From the Hotline: Leave and Benefits Continuation
Question: We have an employee on workers’ compensation who recently returned to light duty on a part-time basis. He has now requested a six-month leave of absence for an unrelated reason. How should we handle this request and his benefits during the time off?
Answer: It would depend on the reason for this unrelated leave. If the employee’s previous workers’ compensation leave was not run concurrently with leave covered under the Family and Medical Leave Act (FMLA) and the leave is based on a qualifying FMLA reason, then the employee may be entitled to 12 weeks of unpaid leave, with benefits continuation and job protection rights under the FMLA.
Assuming that the employee is eligible for FMLA protected leave, the company must provide the employee with notice of these protections, the dates of coverage, and how the employee contribution to benefit costs will be handled. The FMLA requires employers to continue providing the employer share of benefit costs for the period of up to 12 weeks of leave. Arrangements can be made for the employee to pay the company directly for his share of benefit costs, or the company can arrange to take the deduction out of wages or paid time off that is substituted for unpaid leave.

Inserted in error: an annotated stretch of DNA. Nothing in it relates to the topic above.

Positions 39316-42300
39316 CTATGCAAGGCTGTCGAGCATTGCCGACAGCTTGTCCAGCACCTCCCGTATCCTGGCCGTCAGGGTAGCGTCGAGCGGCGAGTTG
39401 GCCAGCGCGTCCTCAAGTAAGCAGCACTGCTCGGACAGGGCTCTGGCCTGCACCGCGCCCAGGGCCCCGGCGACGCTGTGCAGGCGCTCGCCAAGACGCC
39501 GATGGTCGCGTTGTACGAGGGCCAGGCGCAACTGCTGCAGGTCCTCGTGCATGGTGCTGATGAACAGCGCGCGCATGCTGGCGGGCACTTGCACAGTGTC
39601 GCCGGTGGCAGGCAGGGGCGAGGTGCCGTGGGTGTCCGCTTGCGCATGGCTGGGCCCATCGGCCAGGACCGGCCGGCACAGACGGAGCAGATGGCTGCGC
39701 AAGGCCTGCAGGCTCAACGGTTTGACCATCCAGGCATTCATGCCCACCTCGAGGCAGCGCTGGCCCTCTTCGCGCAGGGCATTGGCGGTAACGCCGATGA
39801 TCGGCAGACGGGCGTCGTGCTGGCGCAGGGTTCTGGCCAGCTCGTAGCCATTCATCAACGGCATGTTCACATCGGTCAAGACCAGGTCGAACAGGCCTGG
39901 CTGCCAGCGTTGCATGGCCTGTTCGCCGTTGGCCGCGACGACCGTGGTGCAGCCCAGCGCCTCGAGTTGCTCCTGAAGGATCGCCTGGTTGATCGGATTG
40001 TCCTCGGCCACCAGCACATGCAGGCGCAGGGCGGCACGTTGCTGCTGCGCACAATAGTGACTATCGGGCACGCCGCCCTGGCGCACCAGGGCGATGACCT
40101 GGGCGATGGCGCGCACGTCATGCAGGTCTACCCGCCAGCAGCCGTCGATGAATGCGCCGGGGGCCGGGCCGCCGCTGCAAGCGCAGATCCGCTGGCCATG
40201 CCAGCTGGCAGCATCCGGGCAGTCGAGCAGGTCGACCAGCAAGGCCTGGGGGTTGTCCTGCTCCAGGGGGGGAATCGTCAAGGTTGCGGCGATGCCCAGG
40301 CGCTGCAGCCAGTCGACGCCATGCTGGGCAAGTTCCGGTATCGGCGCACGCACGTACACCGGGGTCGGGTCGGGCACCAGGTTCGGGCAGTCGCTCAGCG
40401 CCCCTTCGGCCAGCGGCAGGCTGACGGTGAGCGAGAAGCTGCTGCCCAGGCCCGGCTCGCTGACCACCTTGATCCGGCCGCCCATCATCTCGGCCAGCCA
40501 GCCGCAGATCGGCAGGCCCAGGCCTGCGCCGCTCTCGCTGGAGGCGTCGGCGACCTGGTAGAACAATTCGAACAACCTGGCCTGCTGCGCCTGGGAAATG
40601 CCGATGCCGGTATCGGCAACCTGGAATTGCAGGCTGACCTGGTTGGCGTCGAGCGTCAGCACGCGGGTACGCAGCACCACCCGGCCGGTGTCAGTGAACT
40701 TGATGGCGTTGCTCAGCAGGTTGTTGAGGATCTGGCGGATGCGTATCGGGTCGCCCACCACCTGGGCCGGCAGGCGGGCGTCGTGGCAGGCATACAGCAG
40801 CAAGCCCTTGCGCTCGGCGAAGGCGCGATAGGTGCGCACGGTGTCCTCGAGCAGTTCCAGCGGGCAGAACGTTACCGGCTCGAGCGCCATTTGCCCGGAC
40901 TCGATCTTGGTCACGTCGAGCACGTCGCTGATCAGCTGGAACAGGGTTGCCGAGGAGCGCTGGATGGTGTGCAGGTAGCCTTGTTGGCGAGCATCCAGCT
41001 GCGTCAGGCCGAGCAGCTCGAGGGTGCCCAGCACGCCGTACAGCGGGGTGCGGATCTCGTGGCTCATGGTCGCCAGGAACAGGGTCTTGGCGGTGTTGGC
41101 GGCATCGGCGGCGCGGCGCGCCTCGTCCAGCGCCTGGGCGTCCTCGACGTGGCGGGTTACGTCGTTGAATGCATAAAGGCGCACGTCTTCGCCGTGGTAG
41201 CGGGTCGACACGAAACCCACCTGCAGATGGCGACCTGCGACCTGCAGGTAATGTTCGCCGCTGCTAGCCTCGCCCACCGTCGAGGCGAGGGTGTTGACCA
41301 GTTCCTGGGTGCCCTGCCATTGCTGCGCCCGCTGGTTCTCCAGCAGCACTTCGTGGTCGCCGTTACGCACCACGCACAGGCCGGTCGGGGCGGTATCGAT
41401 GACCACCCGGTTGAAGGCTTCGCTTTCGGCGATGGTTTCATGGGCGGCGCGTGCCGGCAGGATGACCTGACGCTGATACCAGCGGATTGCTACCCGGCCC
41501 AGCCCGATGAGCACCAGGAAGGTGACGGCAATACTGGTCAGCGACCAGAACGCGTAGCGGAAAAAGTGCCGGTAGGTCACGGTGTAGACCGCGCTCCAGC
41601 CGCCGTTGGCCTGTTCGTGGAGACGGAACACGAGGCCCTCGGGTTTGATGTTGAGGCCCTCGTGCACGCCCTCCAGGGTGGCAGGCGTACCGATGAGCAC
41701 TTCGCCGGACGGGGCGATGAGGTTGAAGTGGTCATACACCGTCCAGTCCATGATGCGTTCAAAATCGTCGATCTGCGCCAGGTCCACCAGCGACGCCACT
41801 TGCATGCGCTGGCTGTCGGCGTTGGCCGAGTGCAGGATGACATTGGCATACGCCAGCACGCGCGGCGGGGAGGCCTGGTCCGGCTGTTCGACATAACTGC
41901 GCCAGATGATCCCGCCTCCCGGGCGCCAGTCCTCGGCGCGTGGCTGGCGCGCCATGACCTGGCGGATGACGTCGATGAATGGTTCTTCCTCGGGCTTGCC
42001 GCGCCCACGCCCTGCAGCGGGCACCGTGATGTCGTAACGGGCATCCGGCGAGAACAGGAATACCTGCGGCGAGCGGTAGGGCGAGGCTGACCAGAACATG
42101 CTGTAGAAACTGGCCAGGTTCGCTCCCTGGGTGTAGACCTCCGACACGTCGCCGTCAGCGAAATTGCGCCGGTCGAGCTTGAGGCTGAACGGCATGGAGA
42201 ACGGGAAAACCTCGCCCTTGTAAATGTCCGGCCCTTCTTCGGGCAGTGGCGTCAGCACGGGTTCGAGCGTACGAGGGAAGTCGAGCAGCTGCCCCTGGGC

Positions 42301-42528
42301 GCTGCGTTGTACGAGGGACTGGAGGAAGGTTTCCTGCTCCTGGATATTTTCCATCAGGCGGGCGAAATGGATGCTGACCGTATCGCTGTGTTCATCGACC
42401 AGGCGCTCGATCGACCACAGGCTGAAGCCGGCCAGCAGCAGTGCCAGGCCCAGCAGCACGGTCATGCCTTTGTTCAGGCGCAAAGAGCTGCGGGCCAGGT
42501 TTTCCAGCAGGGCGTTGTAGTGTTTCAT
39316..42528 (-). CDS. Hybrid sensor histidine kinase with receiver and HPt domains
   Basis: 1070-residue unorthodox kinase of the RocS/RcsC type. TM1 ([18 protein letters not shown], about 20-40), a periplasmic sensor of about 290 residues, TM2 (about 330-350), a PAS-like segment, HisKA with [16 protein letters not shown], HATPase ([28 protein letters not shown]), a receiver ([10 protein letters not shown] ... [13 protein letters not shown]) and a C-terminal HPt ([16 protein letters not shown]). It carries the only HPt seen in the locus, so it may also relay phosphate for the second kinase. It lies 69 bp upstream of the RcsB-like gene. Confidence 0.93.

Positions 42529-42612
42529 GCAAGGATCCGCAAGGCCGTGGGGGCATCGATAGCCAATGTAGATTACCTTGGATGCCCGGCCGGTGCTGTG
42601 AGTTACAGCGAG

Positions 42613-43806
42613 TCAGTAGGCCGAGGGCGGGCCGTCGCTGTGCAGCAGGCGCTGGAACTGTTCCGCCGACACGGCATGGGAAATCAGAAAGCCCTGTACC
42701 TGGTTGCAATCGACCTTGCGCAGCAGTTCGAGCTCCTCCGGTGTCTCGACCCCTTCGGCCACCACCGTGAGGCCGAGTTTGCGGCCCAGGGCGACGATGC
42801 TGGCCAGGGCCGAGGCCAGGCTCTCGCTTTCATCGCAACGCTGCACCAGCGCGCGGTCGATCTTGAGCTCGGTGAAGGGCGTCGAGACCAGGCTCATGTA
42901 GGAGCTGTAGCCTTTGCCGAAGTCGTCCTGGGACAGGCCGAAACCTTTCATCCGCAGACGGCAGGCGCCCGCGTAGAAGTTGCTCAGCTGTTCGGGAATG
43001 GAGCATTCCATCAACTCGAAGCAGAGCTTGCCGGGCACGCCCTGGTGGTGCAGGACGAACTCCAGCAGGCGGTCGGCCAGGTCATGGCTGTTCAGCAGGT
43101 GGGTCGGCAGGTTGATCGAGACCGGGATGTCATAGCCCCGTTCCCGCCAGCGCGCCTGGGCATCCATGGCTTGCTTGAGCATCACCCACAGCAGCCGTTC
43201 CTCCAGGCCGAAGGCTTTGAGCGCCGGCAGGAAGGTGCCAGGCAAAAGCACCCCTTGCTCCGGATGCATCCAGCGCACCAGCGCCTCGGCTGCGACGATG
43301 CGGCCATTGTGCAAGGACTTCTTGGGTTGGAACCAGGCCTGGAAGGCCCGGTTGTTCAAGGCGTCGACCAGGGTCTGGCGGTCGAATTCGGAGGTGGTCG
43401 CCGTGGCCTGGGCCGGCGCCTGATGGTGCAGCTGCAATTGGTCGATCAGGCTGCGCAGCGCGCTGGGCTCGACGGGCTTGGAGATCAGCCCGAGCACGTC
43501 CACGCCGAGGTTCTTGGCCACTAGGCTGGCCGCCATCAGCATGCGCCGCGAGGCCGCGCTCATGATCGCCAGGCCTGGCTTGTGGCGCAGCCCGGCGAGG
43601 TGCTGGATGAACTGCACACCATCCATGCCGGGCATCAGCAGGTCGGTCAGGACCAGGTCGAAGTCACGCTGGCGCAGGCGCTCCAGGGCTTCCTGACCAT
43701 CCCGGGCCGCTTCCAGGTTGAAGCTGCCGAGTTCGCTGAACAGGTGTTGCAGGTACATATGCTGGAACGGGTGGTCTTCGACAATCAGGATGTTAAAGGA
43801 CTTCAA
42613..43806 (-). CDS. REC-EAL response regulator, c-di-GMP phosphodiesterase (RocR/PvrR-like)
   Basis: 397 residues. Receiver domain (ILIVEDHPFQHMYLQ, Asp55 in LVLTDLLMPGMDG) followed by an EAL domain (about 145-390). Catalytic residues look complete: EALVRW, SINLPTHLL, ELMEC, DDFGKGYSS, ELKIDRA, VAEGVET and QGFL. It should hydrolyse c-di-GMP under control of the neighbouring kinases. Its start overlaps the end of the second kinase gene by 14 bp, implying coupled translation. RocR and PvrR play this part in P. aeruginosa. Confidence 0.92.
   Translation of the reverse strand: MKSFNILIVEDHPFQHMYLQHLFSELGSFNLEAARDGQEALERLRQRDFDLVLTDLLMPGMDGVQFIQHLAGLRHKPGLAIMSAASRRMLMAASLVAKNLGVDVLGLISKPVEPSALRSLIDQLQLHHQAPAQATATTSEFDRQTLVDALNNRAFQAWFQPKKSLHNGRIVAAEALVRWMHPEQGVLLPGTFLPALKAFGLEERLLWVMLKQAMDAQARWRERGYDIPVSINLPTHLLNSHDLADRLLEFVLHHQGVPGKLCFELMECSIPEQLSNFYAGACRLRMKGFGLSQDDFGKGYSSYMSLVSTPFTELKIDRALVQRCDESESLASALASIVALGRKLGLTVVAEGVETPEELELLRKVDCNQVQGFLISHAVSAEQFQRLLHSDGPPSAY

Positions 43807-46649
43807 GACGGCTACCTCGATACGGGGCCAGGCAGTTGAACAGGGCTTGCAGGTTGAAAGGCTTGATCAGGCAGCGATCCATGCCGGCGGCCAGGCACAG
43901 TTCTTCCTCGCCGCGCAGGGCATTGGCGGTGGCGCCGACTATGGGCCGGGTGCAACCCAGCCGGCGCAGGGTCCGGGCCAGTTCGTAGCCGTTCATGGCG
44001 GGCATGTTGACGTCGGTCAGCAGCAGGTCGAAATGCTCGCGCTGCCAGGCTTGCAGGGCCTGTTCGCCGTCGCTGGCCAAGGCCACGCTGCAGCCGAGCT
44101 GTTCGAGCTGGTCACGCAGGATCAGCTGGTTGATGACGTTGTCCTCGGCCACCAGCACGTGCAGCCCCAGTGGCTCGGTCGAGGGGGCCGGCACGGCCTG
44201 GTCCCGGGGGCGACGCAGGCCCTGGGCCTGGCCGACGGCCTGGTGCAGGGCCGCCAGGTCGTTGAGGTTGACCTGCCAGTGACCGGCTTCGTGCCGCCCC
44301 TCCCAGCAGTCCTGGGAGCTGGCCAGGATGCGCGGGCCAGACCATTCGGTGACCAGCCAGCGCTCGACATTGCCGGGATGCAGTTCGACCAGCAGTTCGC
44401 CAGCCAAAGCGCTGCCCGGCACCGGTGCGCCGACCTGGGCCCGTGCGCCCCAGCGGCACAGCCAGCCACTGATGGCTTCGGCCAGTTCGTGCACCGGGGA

As a final consideration, if the employee is not eligible for FMLA protected leave, the rules for termination of benefits and offering of COBRA continuation coverage would be based upon the plan rules for an employee that is out on a leave of absence or has hours that are reduced to result in a loss of eligibility. In this case, the employer may decide if they wish to continue providing employer contributions to benefits and for how long, as long as the application of the rules is consistent for each person on non-FMLA medical leave.